When I first began studying contemplative practices, I thought meditation and contemplation were interchangeable, I mean, both have to do with thinking and reflection, right?
Well, yes, in our day-to-day world we do use them that way, but in Christian spirituality they are very different practices. A very simple explanation might be that meditation focuses you while contemplation frees you.
Think about it like this. . .
When I was teaching myself the homesteading skill of canning, I needed to read the directions and repeat the steps many times to get my jam where I wanted it to be–not too syrupy, not too stiff. I needed focus so that I could understand the instructions and prepare myself for the process of canning.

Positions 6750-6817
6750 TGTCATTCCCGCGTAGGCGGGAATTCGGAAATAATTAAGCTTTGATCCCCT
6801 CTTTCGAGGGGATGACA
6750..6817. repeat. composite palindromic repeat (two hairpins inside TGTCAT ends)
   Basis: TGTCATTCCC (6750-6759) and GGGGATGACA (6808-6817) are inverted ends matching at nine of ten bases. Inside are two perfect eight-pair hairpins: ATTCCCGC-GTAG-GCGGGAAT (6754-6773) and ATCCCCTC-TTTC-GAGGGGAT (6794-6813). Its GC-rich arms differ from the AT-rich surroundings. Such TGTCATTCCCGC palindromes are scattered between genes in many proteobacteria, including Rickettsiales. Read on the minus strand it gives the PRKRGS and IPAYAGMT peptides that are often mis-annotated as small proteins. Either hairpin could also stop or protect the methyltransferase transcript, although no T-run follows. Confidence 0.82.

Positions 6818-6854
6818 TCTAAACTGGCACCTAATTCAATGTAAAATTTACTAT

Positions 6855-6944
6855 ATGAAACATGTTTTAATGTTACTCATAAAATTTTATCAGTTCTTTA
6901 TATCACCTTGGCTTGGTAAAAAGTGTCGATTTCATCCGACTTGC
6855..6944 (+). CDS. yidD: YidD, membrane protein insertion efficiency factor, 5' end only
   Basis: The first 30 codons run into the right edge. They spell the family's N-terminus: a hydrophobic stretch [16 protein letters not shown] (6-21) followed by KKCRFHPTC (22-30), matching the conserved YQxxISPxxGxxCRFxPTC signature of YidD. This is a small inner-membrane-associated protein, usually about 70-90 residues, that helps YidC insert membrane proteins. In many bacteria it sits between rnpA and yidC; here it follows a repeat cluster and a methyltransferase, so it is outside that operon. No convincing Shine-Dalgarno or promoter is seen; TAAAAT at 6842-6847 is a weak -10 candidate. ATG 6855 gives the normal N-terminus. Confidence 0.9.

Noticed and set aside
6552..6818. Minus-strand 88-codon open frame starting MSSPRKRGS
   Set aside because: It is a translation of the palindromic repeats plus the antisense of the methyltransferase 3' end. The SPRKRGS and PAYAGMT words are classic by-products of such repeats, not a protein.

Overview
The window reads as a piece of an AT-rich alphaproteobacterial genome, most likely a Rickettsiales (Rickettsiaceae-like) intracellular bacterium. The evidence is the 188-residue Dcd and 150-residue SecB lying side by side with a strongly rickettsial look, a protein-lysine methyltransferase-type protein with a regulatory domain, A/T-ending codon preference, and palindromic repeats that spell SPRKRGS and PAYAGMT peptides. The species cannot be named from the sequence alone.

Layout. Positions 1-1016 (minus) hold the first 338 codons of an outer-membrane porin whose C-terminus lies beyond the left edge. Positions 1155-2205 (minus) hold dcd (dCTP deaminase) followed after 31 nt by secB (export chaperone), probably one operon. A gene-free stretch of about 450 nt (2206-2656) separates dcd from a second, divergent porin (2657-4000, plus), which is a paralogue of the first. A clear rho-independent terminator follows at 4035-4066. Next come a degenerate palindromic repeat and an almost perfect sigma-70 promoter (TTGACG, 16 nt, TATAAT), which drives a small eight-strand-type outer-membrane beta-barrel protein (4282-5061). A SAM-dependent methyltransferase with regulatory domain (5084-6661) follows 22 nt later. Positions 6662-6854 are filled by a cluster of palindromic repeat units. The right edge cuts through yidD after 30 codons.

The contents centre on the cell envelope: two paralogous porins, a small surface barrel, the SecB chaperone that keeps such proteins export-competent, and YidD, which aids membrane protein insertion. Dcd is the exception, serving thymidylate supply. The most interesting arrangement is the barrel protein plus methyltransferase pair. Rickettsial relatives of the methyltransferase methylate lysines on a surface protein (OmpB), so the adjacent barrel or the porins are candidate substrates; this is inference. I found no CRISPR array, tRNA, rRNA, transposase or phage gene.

Once I’d learned those steps, however, I could come right into the kitchen, set up, then can jam without relying solely on the cookbook. It became this lovely place of release–not a necessarily a distraction from things going on in my life, but a freeing of mind, body, and spirit.
Contemplative prayer is very similar. We are not concentrating on a particular instruction or word or object. We are completely releasing those thoughts, letting go of our ego, and reconnecting with the One that created each of us–the One that lives through us in love.
Contemplative practice reminds us that quiet time with our Creator is a necessary part of our faith journey. It invites us to hear that small, quiet voice inside of us that cultivates our spiritual growth and faith in action.
In our busy lives, we lose touch with God in that sense, and we wonder why we don’t hear God.
We’re right. It’s hard to hear God when we are consumed with our thoughts, our wounds, our desires, and our needs. Contemplative prayer centers us and reminds us that we are more than those things, more than our selves–we are children of God called to be light and love in the world.
Contemplative Practice: Centering Prayer
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